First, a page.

Influential Queen vocalist Freddie Mercury used his identity as a cross-cultural and bisexual man, and as a person living with HIV/AIDS to create change in the global community.
Mercury was born in 1946 in Zanzibar, Tanzania to parents Bomi and Jer Bulsara. He was born Farrokh Bulsara, and his family was from western India. According to Won Suh, they left Zanzibar for the U.K. in 1964 due to violence during a revolution. In Zanzibar, Mercury experienced bullying due to the size of his teeth. He later praised this unique feature for his vocal range.
After years of fame and musical success, Mercury succumbed from complications related to AIDS in 1991.
Fame and Identity
Mercury’s musical success with Queen came from meeting Brian May and Roger Taylor, who were in the band Smile. Queen formed in 1970 with members Mercury, Taylor, May, and John Deacon. According to Mercury’s biography, “Queen was always run indisputably as a democratic organisation.” Each of the band’s four members held responsibility in writing the band’s singles. Queen’s musical style led them to fame globally, selling out concerts in the U.K., the U.S.A., Brazil and other countries.
While in Queen, Mercury struggled with his own identity as a bisexual man. He was closeted for much of his life, including to those closest to him. According to Plus Magazine writer Diane Anderson-Minshall, he considered Mary Austin the love of his life even when in relationships with other men.
At the time, labels for both cultural and sexual identity were largely misunderstood. Due to the rigidity of social norms, Austin believed that Mercury was gay despite his continued love for her. Mercury’s relationship with Austin ended when he came out to her.
While Mercury never answered questions about his sexuality with specifics, he did privately have romantic relationships with men. He dated Jim Hutton, a hairdresser, for seven years until Mercury’s death.
Mercury had similarly complicated emotions about his culture, with his Indian heritage often downplayed in order to achieve success in a white-dominated industry.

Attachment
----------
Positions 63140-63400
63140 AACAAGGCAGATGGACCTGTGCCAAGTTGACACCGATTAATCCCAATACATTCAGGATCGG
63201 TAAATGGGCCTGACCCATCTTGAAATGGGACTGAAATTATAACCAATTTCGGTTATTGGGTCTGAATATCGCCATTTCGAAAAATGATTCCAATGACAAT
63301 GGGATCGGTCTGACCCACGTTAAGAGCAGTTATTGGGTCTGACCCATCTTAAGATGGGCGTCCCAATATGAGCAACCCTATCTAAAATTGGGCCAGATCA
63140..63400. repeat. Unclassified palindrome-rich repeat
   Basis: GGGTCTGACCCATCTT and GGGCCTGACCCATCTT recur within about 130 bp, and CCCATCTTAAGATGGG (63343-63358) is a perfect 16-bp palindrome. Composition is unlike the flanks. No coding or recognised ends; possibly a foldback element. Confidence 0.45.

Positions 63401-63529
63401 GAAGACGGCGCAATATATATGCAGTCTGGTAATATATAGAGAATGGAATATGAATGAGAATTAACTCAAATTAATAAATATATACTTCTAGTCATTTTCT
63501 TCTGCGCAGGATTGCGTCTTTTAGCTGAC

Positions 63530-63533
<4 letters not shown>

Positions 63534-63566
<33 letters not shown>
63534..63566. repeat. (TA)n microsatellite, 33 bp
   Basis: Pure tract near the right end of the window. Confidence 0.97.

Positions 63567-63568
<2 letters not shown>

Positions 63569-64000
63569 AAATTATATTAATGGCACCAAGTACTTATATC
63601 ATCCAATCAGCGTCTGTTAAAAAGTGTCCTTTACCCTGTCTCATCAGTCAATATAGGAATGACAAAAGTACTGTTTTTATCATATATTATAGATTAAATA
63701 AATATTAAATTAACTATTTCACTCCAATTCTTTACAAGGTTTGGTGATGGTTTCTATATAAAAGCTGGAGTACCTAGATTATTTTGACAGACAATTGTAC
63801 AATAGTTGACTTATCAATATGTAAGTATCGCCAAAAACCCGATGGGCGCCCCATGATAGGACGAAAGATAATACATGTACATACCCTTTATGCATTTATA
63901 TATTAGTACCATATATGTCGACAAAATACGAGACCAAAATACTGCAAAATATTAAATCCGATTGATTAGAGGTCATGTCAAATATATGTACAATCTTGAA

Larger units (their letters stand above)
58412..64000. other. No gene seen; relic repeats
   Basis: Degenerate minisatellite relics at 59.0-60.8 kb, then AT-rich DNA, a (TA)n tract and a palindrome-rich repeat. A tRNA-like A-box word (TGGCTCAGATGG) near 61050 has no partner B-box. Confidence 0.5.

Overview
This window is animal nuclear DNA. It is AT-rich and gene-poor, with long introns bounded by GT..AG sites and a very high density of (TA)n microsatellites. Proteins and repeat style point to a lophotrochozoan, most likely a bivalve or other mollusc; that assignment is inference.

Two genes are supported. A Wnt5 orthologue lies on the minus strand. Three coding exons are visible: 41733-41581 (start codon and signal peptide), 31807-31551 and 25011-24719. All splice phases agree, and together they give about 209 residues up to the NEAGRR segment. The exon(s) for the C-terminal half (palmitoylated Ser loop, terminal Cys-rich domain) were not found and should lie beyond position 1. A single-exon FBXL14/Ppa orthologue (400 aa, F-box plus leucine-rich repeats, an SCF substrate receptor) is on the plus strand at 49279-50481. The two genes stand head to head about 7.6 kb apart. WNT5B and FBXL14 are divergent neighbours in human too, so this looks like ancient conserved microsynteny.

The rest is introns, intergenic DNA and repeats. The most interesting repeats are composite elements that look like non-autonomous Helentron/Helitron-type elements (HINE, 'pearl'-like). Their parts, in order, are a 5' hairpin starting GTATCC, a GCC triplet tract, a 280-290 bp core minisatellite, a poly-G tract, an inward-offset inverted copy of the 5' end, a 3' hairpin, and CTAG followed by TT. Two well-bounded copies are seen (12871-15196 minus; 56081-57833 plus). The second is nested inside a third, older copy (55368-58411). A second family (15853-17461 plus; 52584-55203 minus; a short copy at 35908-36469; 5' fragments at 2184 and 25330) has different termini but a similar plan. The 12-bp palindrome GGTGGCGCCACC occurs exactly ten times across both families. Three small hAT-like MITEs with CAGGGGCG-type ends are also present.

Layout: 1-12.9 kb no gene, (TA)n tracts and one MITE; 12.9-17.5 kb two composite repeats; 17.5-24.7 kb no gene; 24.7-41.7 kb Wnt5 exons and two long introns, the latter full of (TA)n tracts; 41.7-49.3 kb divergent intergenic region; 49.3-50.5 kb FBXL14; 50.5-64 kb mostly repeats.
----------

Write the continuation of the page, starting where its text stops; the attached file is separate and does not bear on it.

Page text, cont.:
Live Aid were benefit concerts hosted in London, U.K. and Philadephia, Pa, U.S.A. in July of 1985. The mission of the concerts involved raising funds for relief during the Ethiopian famine. Around the world in other cities, concerts were held after being inspired by the mission of Live Aid. The concerts became a representation of global music. Queen, David Bowie, and many other popular musical acts played in support.
Live Aid had viewers listen and watch around the world for 16 hours, with over a billion viewers in over 100 nations, according to History. Many countries held telethon charity events in support of Live Aid. The benefit raised $127 million to support those impacted by the famine.
Queen played a 20 minute set, in which they played many of their top songs. Live Aid became one of Queen’s most iconic sets, despite Mercury claiming that the band was struggling.
Mercury’s Mostly Private Struggle with AIDS
Mercury’s AIDS diagnosis came in 1987, prior to the existence of effective antiretroviral treatment. Mercury avoided tours after his diagnosis due to testing requirements and his fear of the diagnosis gaining publicity.
HIV/AIDS carries with them an intense risk of discrimination and social stigma. Prior to the creation of antiretrovirals and research into HIV, many lawmakers created laws that explicitly criminalized HIV. Even in the present day, HIV is largely viewed as a disease primarily impacting IV drug-users and gay men. Despite the virus having no preference, this prevented celebrities like Mercury from coming forward about their status.
In Mercury’s life, he gave voice to issues impacting global audiences, from his songs of love and heartbreak to his own struggle with AIDS. Mercury gave voice to cross-cultural kids with interests in music and gave his voice to the issue of world hunger.